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Taking Notes in College: Professional Tips

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Notes

Whenever you come to class, there is a high chance you will need to take notes. Unless you are having a test, your professor will probably attempt to shove some information in your head. It is not hard to write down the lecture, but it is much harder to make such notes which will be crystal clear in a week’s time.

In this article I will share some of the most essential techniques which will help you become a note-taking professional and breeze through the college years as a result.

Choose Your Method

There are miscellaneous note-taking styles, and I will need to write a book to cover all of them. In this short guide I will focus on the most popular and practical ones.

First of all, it is the outline method. Basically, it involves you scribing down the main idea and the indents which serve to expand it. So, if you have ever created a bullet list, you’ve used this method. It is quite convenient and familiar, but it has its downsides. For example, it is very linear and hierarchical, meaning that it will not suit the concepts of a more flexible nature. And let’s face it, nobody likes reading through lists. Therefore, this method may prevent you from carefully focusing on your notes for revision.

Secondly, it is the mind-mapping. You are to place the main idea in the center of the page and branch out from it. This technique is fun and entertaining, as your notes can take upon an interesting form of a tree or some animal. However, it is much harder to discern hierarchy of concepts when using this method. Moreover, it can simply become harder for you to find the necessary bit of information, as you will not write down ideas in the order.

Last but not least is the Cornell technique. Before you start, you’ve got to separate your notebook page into three divisions – for notes, cues and summary. Notes are, well, for notes, cues are for questions which would inevitable emerge in the course of the lecture, and summary is just a brief overview of the lecture you just visited. This method is much more organized than the outline one, but it definitely requires more work.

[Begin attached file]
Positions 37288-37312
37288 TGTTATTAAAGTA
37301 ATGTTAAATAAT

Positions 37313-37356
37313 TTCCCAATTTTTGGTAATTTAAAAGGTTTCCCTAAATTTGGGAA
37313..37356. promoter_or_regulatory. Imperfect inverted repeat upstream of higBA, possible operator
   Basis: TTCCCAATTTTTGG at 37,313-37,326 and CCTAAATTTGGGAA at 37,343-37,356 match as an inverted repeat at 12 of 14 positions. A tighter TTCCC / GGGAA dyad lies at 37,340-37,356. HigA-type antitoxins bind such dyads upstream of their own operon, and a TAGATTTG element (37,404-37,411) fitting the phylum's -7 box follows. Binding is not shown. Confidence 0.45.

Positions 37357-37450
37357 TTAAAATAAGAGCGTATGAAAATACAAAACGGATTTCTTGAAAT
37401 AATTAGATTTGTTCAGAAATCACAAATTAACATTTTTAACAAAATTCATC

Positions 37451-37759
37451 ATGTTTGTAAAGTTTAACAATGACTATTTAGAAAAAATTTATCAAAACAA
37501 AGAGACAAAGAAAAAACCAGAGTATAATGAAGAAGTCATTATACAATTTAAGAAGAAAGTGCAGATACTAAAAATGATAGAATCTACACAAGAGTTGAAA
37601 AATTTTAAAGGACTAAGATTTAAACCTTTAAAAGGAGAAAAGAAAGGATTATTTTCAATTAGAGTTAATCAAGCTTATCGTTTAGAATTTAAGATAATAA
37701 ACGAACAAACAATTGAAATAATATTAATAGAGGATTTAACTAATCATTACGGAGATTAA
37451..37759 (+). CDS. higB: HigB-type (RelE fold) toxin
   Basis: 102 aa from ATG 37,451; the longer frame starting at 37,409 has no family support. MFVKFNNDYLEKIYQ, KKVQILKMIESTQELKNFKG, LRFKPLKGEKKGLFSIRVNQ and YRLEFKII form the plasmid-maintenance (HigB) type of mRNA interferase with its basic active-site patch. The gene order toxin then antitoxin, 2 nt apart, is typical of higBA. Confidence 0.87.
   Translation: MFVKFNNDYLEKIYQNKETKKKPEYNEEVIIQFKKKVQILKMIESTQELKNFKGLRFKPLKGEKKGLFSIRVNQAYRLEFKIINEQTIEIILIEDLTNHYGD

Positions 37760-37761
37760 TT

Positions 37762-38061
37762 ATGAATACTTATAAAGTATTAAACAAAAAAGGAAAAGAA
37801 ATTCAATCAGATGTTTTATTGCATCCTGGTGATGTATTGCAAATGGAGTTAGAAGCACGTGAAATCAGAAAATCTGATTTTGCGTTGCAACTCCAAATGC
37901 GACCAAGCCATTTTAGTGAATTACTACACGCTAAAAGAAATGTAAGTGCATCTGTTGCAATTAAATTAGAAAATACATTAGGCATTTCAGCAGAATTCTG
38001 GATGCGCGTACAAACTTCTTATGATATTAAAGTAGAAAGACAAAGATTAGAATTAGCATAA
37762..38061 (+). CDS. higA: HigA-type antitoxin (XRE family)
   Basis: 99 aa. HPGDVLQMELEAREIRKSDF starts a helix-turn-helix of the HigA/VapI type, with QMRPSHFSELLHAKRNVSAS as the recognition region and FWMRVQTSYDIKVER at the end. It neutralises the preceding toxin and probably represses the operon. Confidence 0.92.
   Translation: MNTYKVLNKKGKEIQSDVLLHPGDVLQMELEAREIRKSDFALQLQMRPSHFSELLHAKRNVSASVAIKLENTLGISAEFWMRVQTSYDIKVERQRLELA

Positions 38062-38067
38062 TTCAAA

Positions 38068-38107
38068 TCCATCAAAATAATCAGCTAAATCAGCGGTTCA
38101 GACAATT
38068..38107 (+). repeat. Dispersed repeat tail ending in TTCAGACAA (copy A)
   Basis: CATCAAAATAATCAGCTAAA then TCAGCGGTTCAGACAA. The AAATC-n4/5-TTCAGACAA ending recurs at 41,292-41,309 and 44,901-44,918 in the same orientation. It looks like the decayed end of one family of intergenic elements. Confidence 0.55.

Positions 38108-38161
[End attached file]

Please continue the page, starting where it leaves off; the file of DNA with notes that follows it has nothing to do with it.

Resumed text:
Write in Your Own Words

Try not to just mindlessly copy what your professor says, but rather comprehend his ideas and elucidate them in your own words. This will boost the productivity of your working memory and ensure a better understanding in the long run.

Moreover, it is important to write rather than type. According to Princeton research of 2014, when you type, you get to record much more info, but at the same time you are later able to reproduce much less. So, it is better to leave out some details and focus on the most essential facts in your note-taking process.

Be Prepared for the Class

It sounds obvious, but many still make this mistake, so I have to mention it. The key component of your note-taking success is having a pen that works and enough space in your notebook. So, go to the store now and replenish your supplies.

In addition, it is crucial that you have an understanding of what the professor is going to deliver and how it related to what you already learned. It will help you write down only the essentials.

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